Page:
Monsoons can bring haboobs, violent dust storms during the summer months like this August 2018 storm north of Kingman.

KINGMAN — The truth is locals love monsoons and as much as they appreciate a cooler summer, they’re worried if the refreshment season will come to Northern Arizona at all this year.

“Yeah, it’s a pretty slow start for you guys,” confirmed Max Vido, a meteorologist from AccuWeather. “But Western Arizona is always last to see the progression of the monsoon, so it is not that you are much behind the schedule. You will see some activity later in August.”

But it is mid-July, and the monsoons have not started yet. The next couple of weeks look as if they’ll be pretty dry, too. If there are thunderstorms, they are expected to be infrequent and isolated.

As for August, it will all depend on the position of the sinking air, which currently is blocking moisture from the Pacific and California.

“We should get something,” said Chelsea Kryston, a meteorologist from the National Weather Service in Las Vegas. “I can’t say with much confidence that Mohave County will get much activity, but you should see something in August.”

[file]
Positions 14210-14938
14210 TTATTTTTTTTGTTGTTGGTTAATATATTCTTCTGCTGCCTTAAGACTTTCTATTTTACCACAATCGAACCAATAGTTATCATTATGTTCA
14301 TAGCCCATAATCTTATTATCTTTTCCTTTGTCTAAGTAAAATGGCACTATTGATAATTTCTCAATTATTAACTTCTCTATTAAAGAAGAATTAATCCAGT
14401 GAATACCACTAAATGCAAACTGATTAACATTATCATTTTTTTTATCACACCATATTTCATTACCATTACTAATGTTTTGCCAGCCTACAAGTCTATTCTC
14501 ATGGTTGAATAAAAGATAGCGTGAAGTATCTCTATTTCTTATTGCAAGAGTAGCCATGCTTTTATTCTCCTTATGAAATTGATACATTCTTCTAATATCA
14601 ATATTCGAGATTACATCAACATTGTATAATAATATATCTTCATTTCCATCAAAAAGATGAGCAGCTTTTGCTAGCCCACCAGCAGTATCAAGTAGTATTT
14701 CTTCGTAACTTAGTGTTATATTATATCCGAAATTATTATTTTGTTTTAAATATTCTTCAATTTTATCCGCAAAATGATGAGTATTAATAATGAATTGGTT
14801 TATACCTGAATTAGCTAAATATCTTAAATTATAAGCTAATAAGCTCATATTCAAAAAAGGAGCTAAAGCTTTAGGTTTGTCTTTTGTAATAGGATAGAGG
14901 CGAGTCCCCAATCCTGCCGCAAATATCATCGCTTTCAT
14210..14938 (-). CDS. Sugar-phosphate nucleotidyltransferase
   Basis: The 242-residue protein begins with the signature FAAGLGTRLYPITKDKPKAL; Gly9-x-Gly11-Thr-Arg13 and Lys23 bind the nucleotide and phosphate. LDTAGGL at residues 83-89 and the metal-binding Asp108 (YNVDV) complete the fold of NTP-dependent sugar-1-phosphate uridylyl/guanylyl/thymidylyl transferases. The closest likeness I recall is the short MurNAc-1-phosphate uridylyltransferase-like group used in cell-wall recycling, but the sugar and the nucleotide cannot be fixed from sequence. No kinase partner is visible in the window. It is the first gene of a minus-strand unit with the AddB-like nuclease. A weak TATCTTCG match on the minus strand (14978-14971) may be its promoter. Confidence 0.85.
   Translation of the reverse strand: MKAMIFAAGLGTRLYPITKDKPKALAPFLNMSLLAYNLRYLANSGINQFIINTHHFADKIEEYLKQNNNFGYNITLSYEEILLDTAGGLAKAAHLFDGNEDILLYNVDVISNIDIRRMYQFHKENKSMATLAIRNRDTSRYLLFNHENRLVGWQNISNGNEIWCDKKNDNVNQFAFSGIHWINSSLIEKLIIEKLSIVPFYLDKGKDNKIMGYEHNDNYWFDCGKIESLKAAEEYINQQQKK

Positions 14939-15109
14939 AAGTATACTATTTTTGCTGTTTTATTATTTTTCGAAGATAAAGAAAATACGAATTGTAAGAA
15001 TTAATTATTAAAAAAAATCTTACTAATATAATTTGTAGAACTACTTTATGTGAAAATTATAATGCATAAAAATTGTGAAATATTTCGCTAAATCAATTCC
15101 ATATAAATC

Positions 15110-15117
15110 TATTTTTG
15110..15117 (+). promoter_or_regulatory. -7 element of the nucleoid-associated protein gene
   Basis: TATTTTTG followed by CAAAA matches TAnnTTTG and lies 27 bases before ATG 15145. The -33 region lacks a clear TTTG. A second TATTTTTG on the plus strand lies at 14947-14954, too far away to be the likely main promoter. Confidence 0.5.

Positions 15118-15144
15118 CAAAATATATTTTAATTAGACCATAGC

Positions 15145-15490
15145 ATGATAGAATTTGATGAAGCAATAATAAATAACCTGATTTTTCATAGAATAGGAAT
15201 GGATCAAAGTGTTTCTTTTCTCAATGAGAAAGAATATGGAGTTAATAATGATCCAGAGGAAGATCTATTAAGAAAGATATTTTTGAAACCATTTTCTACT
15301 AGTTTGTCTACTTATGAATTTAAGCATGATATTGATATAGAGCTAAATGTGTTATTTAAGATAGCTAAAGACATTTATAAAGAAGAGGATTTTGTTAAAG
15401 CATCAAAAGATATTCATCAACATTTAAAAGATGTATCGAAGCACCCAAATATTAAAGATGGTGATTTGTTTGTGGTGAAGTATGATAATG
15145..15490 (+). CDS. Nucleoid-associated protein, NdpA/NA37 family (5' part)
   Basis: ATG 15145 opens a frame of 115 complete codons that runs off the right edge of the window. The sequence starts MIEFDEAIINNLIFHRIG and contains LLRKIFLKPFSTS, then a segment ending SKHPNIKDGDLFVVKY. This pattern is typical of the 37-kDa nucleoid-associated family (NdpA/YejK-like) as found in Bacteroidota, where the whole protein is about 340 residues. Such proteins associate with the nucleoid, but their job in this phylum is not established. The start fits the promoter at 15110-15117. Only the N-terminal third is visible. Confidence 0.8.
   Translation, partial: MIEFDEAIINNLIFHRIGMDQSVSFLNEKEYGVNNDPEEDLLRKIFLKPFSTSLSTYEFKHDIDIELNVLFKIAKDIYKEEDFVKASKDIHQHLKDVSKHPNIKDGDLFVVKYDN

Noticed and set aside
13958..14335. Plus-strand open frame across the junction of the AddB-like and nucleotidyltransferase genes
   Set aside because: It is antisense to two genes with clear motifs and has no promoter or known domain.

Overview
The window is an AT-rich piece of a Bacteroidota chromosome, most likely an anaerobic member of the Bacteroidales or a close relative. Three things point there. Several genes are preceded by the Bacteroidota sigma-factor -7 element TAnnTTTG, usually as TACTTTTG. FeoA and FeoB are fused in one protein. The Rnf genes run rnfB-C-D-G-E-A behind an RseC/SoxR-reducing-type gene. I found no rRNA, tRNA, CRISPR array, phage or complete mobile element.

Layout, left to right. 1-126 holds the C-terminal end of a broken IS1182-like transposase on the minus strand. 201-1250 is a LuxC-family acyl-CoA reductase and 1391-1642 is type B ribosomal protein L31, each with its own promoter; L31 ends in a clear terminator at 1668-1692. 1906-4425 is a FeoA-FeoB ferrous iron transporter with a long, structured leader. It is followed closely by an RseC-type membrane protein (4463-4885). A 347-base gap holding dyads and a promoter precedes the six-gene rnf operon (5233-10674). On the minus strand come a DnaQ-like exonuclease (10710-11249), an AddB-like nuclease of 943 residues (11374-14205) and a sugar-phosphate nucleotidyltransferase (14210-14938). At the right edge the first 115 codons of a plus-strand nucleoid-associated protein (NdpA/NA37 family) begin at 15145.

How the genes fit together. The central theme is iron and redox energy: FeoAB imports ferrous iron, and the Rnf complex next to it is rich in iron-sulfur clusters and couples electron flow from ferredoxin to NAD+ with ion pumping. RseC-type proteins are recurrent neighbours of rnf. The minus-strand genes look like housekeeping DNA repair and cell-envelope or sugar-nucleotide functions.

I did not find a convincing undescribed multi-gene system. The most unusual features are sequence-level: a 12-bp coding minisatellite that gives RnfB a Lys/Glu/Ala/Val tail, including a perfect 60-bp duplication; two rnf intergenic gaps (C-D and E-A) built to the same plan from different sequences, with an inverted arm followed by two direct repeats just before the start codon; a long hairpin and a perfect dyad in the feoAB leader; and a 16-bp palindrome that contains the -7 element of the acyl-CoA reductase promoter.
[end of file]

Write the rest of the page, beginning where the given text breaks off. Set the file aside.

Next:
The monsoon season is important for Western Arizona, often being the only sources of yearly water supply. During a monsoon, thunderstorms are fueled by daytime heating and build up during the late afternoon-early evening. Typically, these storms dissipate by late night, and the next day starts out fair with the cycle repeating daily.

Of course, less monsoon activity means safer hiking, Vido pointed out. One of the unpleasant seasonal surprises waiting for hikers, especially those who are unfamiliar with the area, is how quickly dry paths can change into rivers of mud.

But short, rapid rains and capricious thunderstorms, which are “just teasing” half of the time and disappear into thin air, are daily summer delights Arizonans look forward to during this time of year.


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